My Snake Ate My Other Snake
by Tina Blue
December 25, 2000
A lot of people hate and fear snakes. Not me. I think they're incredibly cool animals.
A good friend of mine is a herpetologist. As a consequence of his many snake-collecting expeditions, I came into possession of four exquisitely beautiful milk snakes.
Milk snakes are an endangered species, so only a licensed collector can take them from the wild. They are extremely pretty snakes, with alternating red, cream, and black bands running the entire length of their bodies. The width and the shade of these rings, as well as the clarity of the borders between them, can vary considerably from snake to snake, so milk snakes look quite different, even though the same colors appear on each snake, and always in the same order.
The oldest of my snakes, Wraith, is close to four feet long now, and about as thick as four of my fingers together. His red and cream-colored bands predominate, separated by thin black lines, rather than thick black bands. It was seven years ago that Wraith, then only about two years old, about one and a half feet long, and no thicker than my thumb, swallowed Knot, a baby milk snake who was only a few months old.
I called that one "Knot" because every time I picked him up he would tie his body into a knot--literally. He was predominantly a glossy black, with a black head. His cream and red bands were fairly thin, but of particularly pure shades, and perfectly even. He was a gorgeous snake, actually much more beautiful than Wraith, so I was really upset when Wraith ate him.
It shouldn't have happened. Milk snakes are a type of king snake, and king snakes have that appellation precisely because they eat other snakes. But milk snakes' preferred food is the five-line skink, a tiny, beautiful iridescent blue lizard. It's hard to find and catch five-line skinks, so my milk snakes were trained to eat pinkies and fuzzies--newborn mice which were bought frozen, and thawed and warmed before being fed to the snakes.
Milk snakes don't normally eat other snakes, especially other milk snakes, unless they are quite hungry and don't have anything better to eat. I had not wanted to house Knot in the same aquarium with Wraith, Scarlett, and Lilith (my other two milk snakes), because he was so much smaller than any of them, but Randy (the herpetologist) assured me that none of the others would eat him, since I kept them all so well-fed.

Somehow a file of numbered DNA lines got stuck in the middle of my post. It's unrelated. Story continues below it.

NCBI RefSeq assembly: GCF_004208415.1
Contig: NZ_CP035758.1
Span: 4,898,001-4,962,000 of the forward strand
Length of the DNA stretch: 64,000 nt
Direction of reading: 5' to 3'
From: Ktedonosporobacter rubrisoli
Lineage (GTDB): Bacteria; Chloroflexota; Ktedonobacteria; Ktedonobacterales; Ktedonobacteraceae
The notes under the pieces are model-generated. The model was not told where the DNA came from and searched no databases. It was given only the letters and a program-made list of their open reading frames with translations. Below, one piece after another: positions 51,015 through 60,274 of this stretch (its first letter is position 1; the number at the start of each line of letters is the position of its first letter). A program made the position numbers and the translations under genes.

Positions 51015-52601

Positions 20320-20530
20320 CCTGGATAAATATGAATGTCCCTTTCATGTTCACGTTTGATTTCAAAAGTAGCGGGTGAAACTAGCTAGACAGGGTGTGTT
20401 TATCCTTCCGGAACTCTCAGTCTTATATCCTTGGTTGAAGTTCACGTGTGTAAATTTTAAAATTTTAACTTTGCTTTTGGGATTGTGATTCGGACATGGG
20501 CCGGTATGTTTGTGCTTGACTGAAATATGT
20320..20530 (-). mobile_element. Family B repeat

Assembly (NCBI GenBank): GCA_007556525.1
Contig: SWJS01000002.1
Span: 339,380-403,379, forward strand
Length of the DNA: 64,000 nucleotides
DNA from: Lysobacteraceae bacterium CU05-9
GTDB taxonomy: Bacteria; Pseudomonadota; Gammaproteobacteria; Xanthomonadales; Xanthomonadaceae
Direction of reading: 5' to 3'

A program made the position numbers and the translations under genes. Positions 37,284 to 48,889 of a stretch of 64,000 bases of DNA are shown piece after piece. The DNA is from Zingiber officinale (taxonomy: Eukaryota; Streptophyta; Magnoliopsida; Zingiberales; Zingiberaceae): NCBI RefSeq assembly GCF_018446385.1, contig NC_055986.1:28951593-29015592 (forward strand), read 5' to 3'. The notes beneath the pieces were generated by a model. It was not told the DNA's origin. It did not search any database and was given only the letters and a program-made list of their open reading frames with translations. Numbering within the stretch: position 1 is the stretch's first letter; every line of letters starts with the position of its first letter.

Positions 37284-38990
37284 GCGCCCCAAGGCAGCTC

Even herpetologists make mistakes. I should have followed my instincts after all. Not only did Wraith eat Knot, he did so after I'd already let him pig out on pinkies! That was the problem. He was on a roll, and everything smelled like pinkies to him--including Knot, who'd eaten a pinkie himself.
I didn't see the evil deed done. I inferred it the next day when I went in to check on the snakes and found Knot missing--and Wraith plumped up even more with a Knot-length bulge in his body.
That day I moved Wraith into his own private aquarium. I worried that he might have developed a taste for his own species, and I didn't want him helping himself to Scarlett and Lilith. They were both much larger than Knot had been, but still smaller and thinner than Wraith.
I should have figured Wraith for a potential cannibal, if only because he was always a glutton (except for a brief period when I first got him, when he didn't want to eat at all). He would eat as many pinkies as I would give him--even more than was healthy for him to eat at one time. I found this out when I complained to Randy that Wraith had eaten sixteen pinkies at one feeding, and said that at a dollar per pinkie, I couldn't afford to feed him like that.
Randy was horrified. I should only give him one to four pinkies at a time, he told me, and even four should be fairly rare.
I think about those stories you read in the paper, where somebody with a really big python ends up getting constricted to death by his pet. How does it happen? Well, snakes don't know from what. If you go into your hungry python pal having recently handled the rat you were planning to feed him, you're going to smell like a rat to him. And a python knows just what to do to a rat--squeeze it till its eyes pop out.
The pythons that squeeze their owners to death don't eat them. The squeezing is instinctive. When a constrictor smells prey, he constricts it. So it's best never to approach a python smelling like python food. You would think that a person would learn about such predictable python behavior if he were going to keep a python as a pet--especially a big
Wraith ate Knot for the same reason pythons sometimes constrict their people. Knot smelled like the pinkies Wraith had been eating, so he ate him.
I'm just glad I don't need to worry that some day I will discover that one of my cats has swallowed one of my other cats.